THE MEDIUMS’ BOOK

Allan Kardec

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28. Among those whom direct study has convinced, we may distinguish: -

1st. Those who believe purely and simply in the manifestations. For these, spiritism is a simple science of observation, a series of facts more or less curious; they may be called experimental Spiritists.

2nd. Those who see in spiritism something more than its peculiar phenomena, and perceive its philosophical bearing; they admire its morality, but do not practise it, and its influence on their character is slight or null; they change none of their habits, and do not deprive themselves of a single enjoyment; the covetous man remains sordid, the proud man remains full of himself, the envious and the jealous remain the same. For them, Christian charity is only a beautiful ideal; they are inconsistent spiritists.

3rd. Those who are not content with admiring the morality of spiritist doctrine, but who accept it practically, with all its consequences. Convinced that terrestrial life is only a brief trial, they strive to profit by its passing moments, and to advance, on the road of progress by which alone they can reach a higher degree in the hierarchy of the world of spirits, through activity in doing good, and in repressing their evil tendencies. Intercourse with such is always safe, for their convictions preserve them from all thought of evil, and charity is in all things their rule of conduct. They may be classed as true spiritists, or better yet, as Christian spiritists.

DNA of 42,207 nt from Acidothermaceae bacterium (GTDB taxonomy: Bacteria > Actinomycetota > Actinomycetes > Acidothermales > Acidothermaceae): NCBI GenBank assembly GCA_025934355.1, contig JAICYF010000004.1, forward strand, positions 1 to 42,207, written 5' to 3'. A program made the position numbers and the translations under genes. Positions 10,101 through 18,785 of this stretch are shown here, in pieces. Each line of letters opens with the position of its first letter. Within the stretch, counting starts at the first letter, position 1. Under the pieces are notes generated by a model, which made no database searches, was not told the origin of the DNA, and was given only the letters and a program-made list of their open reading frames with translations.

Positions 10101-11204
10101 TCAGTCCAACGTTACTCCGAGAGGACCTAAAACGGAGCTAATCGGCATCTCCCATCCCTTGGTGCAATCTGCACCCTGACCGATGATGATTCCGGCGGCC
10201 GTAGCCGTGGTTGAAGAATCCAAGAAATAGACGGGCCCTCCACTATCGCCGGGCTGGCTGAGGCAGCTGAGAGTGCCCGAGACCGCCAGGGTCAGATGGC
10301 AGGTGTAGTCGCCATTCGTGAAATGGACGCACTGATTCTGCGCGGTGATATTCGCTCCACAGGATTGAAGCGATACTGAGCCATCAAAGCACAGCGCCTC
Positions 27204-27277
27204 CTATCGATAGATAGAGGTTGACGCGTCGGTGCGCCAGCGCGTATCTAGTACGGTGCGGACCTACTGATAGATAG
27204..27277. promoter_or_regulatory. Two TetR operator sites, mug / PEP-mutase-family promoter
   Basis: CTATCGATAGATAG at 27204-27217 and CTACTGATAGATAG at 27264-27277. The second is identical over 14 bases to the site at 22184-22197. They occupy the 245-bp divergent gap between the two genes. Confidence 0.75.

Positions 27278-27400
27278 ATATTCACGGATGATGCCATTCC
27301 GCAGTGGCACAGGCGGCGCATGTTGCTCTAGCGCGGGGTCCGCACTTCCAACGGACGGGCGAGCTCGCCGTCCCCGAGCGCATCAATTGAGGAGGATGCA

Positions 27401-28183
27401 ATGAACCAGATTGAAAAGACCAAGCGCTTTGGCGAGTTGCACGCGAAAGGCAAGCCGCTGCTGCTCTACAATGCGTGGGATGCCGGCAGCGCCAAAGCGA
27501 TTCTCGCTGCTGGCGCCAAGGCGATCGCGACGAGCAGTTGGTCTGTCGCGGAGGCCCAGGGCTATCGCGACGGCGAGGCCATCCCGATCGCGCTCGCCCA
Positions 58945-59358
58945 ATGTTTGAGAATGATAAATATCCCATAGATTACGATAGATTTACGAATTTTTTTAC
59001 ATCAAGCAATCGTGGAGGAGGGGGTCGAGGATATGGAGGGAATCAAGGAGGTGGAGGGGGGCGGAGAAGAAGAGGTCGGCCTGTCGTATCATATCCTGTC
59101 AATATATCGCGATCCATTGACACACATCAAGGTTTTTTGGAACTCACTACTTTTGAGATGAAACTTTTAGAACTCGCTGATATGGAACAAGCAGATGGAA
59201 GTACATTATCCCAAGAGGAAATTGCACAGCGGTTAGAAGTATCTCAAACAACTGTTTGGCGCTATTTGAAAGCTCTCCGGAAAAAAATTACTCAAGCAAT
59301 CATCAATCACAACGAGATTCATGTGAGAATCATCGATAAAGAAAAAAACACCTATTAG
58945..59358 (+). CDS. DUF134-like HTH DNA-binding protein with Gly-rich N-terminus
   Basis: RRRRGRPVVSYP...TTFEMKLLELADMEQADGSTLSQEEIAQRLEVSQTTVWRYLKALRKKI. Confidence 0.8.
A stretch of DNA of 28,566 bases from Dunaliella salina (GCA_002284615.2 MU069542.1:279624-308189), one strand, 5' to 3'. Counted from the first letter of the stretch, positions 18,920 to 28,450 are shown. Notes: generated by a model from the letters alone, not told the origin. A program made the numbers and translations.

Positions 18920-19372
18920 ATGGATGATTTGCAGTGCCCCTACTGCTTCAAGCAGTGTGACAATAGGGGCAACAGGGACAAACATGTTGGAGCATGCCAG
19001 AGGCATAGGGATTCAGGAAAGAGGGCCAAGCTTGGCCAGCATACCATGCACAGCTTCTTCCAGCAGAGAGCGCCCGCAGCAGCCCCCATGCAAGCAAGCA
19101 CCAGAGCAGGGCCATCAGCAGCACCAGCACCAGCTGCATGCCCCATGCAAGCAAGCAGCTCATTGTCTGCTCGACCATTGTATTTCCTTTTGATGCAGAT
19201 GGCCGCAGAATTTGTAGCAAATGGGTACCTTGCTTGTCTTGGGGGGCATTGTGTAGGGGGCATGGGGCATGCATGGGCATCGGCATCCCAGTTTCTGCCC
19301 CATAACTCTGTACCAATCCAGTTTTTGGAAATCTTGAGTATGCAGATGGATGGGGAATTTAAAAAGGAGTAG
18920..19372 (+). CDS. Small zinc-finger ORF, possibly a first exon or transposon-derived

4th. Lastly, there are the excited spiritists. The human race would be perfect, if it took tip only the right side of a thing. Exaggeration is always hurtful; in Spiritism, it engenders a too blind confidence in everything that proceeds from the invisible world ; a confidence which sometimes becomes puerile, causing people to accept, too easily, and unreasoningly, what reflection and examination would have shown them to be absurd or impossible. Unfortunately, enthusiasm finds it hard to reflect, and is apt to get dazed. Such adherents are more hurtful than useful to the cause of spiritism ; they are unfit to convince, because their judgement is distrusted ; they become the easy dupes, either of spirits who hoax them, or of men who practise on their credulity. If they alone had to suffer the consequences of their blindness, the latter would be less regrettable ; but, unhappily, such persons unintentionally put arms into the hands of the incredulous, more desirous of opportunities for railing than of conviction, and prompt to impute, to all, the absurdities of the few.


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